Maternal deaths low in Australia, but Indigenous women remain at greater risk
Over the five years 2008–2012, there were 105 deaths from complications of pregnancy and childbirth in Australia, with Indigenous women dying at more than twice the non-Indigenous women rate, according to the report Maternal deaths in Australia 2008–2012, released today by the Australian Institute of Health and Welfare (AIHW).
'This number equates to the death of one woman for every 14,085 women giving birth in Australia, giving a maternal mortality ratio of 7.1 deaths per 100,000 women,' said AIHW spokesperson and lead author of the report, Professor Michael Humphrey.
'This is marginally higher than the rate in the overlapping 2006–2010 period (6.8 deaths per 100,000 women who gave birth), but these figures should be interpreted with caution due to the small numbers and the rare occurrence of these deaths,' he said.
The term 'maternal deaths' refers to the deaths of women while pregnant or within 42 days of the end of pregnancy, from causes related to or aggravated by the pregnancy or its management.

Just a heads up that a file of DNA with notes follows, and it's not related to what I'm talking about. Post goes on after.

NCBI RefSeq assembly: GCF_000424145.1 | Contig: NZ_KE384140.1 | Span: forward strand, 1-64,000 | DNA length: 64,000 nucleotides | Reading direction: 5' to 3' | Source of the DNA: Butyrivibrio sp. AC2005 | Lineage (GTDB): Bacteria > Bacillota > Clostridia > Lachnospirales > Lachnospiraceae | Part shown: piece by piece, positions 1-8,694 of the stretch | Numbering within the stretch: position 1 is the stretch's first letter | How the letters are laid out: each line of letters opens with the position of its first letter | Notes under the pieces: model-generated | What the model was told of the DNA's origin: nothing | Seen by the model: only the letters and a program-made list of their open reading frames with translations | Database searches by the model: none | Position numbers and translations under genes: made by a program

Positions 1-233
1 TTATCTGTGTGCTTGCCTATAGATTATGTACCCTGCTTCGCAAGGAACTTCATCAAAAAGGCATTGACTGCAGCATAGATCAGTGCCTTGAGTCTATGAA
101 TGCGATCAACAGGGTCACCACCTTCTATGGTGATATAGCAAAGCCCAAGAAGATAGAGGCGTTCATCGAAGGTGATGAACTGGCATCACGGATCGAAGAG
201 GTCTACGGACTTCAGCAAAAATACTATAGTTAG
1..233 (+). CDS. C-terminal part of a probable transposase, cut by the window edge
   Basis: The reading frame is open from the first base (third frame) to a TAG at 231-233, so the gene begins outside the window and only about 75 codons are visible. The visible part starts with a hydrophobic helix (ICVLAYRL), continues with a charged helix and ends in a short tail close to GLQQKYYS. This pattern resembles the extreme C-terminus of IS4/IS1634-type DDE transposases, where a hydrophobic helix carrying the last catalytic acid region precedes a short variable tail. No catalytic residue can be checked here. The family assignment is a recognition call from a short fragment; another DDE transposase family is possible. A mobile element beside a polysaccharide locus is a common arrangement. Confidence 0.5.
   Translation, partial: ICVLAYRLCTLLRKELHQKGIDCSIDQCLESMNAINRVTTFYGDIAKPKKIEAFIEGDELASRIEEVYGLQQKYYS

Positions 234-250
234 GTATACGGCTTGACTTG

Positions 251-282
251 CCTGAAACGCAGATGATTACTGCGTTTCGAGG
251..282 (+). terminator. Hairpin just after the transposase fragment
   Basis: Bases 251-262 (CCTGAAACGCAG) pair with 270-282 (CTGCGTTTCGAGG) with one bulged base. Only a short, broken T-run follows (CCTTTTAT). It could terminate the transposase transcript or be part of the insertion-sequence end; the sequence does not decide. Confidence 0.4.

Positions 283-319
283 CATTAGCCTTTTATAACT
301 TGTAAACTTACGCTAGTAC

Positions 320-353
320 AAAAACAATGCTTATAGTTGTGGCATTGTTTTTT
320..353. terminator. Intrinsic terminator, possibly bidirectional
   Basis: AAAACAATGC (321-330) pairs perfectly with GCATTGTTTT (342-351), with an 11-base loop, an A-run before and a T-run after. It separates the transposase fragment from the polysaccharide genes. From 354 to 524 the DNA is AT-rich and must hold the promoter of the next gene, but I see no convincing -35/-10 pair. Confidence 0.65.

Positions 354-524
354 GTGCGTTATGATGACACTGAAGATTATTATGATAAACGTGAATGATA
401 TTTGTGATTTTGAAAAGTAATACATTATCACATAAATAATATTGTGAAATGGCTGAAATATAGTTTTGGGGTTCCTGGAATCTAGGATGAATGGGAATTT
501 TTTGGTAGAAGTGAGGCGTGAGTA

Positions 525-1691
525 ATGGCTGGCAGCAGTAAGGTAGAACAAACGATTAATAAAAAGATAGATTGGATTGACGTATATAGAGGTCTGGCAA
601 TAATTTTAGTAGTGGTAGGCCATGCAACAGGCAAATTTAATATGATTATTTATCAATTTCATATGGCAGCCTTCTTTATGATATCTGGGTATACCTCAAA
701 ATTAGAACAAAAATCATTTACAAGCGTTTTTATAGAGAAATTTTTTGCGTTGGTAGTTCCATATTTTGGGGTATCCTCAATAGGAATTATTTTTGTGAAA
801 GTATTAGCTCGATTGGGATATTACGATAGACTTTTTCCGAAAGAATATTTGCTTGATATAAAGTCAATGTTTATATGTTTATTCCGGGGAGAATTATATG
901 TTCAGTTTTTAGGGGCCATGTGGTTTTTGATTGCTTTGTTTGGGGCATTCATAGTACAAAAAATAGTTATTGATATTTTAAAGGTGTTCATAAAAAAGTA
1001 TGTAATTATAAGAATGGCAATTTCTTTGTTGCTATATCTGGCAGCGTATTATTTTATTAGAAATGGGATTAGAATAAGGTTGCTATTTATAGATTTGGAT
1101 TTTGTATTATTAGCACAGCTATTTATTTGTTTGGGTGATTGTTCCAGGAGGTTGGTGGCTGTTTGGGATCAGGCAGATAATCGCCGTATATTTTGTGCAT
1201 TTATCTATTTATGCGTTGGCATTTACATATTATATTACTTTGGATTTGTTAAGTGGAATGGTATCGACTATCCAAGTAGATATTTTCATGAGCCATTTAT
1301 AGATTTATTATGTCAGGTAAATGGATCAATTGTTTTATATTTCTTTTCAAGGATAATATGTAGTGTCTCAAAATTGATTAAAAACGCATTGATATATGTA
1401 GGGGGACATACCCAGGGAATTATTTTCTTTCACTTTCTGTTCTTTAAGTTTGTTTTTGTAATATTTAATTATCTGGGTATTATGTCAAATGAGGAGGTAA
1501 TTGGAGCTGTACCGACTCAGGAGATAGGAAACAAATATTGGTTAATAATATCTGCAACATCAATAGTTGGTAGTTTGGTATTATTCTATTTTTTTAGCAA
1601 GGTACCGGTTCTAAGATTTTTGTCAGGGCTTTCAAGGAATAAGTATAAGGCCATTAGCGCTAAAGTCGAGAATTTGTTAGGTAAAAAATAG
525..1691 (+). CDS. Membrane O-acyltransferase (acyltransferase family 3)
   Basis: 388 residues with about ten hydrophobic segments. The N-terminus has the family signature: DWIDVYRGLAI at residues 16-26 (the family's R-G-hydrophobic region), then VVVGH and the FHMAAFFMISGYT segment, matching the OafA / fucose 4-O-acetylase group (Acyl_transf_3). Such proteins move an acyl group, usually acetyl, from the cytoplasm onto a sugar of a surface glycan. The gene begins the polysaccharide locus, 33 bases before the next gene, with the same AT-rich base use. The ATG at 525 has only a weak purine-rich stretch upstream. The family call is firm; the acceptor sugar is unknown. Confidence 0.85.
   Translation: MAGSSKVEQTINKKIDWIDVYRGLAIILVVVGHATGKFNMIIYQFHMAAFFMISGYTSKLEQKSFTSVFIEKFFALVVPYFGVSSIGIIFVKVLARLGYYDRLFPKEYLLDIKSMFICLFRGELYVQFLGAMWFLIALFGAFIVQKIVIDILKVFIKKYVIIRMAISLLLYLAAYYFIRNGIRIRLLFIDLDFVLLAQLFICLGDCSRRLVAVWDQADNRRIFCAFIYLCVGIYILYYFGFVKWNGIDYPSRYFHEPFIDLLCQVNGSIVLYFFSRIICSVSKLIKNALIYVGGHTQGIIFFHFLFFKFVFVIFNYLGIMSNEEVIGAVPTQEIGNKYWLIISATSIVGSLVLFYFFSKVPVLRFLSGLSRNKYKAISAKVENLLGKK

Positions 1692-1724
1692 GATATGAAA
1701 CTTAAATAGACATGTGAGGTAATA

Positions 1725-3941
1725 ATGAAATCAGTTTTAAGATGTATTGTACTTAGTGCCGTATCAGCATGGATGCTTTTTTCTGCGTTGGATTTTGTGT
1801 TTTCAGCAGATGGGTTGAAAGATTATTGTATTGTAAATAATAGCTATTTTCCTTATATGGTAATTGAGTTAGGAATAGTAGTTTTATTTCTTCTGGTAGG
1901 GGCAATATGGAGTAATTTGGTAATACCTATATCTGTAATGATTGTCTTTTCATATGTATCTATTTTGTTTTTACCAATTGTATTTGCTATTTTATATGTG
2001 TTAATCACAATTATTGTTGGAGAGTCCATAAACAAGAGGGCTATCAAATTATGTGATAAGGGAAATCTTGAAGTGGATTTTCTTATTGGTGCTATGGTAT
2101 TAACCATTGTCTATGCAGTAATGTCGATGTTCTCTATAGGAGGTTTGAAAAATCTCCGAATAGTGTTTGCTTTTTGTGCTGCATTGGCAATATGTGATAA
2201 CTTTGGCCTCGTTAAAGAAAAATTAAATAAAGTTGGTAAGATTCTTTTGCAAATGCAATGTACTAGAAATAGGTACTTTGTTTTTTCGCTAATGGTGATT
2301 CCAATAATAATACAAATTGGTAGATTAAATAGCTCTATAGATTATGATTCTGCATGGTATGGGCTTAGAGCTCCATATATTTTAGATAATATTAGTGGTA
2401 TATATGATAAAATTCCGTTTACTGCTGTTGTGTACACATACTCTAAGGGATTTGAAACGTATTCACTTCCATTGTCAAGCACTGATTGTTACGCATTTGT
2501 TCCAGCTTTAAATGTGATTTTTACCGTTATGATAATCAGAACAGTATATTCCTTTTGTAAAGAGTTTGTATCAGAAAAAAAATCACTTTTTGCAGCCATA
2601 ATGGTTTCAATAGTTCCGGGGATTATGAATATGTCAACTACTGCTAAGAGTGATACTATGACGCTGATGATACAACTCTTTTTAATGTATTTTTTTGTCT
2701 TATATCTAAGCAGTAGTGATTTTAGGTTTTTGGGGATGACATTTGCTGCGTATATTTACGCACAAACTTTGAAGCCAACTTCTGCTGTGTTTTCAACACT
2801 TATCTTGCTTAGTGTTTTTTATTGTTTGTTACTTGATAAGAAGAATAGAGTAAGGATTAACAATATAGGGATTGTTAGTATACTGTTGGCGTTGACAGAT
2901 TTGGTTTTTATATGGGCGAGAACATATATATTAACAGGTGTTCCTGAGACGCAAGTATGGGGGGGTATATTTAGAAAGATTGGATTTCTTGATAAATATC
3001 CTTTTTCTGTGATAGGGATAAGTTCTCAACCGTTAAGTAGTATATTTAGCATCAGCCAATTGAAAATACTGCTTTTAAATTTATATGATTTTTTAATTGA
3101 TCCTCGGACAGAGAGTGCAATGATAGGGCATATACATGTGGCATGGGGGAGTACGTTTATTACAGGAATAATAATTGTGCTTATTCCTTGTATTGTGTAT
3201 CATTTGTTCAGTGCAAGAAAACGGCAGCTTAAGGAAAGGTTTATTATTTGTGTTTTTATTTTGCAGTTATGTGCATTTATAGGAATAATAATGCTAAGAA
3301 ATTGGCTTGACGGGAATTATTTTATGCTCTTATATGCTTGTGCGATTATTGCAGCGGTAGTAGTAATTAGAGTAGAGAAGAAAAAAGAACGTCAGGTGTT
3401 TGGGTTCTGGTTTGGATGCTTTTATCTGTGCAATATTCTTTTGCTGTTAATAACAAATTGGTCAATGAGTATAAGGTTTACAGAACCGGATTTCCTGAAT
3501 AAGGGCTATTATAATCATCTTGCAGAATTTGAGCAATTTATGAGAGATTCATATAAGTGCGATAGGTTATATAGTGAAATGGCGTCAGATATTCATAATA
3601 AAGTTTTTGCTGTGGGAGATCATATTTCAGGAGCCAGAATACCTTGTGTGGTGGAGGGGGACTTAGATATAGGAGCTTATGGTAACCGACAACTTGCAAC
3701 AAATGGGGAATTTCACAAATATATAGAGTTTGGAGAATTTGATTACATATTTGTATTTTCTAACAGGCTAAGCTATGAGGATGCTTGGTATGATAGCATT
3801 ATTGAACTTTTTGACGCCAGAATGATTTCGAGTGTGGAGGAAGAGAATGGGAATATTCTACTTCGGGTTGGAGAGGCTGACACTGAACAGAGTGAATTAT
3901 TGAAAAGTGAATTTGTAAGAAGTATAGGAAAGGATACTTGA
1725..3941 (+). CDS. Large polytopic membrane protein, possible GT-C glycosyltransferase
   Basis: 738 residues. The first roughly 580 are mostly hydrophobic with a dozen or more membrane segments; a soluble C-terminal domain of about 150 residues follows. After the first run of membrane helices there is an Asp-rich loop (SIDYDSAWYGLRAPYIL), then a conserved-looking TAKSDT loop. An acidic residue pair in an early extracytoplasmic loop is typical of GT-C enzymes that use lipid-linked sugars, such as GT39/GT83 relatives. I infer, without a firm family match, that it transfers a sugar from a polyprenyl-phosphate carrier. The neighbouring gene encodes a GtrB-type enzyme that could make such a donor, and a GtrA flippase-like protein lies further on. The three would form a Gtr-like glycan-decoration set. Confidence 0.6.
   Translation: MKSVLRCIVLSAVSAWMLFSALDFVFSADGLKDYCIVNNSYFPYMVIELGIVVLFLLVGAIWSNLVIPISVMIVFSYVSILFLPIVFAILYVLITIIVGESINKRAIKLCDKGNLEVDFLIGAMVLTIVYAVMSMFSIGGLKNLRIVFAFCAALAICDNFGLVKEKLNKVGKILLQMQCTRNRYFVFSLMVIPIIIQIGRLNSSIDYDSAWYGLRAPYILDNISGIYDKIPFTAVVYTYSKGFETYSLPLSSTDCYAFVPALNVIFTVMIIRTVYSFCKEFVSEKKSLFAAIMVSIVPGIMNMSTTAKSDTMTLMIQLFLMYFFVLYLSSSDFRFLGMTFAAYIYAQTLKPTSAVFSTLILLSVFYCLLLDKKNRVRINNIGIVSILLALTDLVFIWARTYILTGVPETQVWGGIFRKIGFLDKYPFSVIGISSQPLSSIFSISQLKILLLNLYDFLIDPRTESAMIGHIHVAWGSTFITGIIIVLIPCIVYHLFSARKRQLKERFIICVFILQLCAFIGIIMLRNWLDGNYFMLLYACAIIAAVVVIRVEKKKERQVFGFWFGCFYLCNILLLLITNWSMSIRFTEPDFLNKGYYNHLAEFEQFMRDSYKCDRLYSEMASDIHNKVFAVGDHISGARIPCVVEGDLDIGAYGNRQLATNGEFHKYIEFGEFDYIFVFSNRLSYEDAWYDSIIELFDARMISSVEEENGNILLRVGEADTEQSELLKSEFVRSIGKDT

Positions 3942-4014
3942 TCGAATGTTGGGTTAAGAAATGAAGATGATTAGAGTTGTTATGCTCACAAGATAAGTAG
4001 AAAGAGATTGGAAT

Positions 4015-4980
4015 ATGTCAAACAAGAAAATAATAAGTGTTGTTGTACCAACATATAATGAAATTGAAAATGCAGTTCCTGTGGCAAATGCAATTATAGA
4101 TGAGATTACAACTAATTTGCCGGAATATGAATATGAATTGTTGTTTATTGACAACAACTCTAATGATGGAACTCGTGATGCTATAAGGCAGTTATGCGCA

Maternal deaths are divided into direct and indirect deaths. Direct deaths are those that result directly from complications of pregnancy or its management; and indirect deaths are those that are due to other disease but where disease progression is influenced by pregnancy. In 2008–2012 there were 49 direct maternal deaths and 53 indirect deaths. Three deaths were not able to be classified.
The leading causes of direct maternal death included obstetric haemorrhage (11 deaths), thromboembolism-a blockage of major blood vessels caused by blood clot (10), and hypertensive complications of pregnancy (9).
'The leading cause of indirect maternal death was cardiac disease and deaths due to psychosocial morbidity (related to mental health and substance abuse issues),' Professor Humphrey said.
The women who died during this period were between 17 and 50 years of age, with women over 35 being at higher risk of maternal death. A higher number of previous pregnancies and obesity were also associated with increased risk.
The incidence of maternal death in Aboriginal and Torres Strait Islander women was more than double that for non-Indigenous women, with maternal mortality ratios of 13.8 and 6.6 deaths per 100,000 women who gave birth, respectively', said Professor Humphrey.
'Deaths due to cardiac conditions and psychosocial causes have been the most prominent in Aboriginal and Torres Strait Islander women over the period 2000 to 2012. The increased risk of death in Indigenous mothers remains a major concern.'
The AIHW is a major national agency set up by the Australian Government to provide reliable, regular and relevant information and statistics on Australia's health and welfare.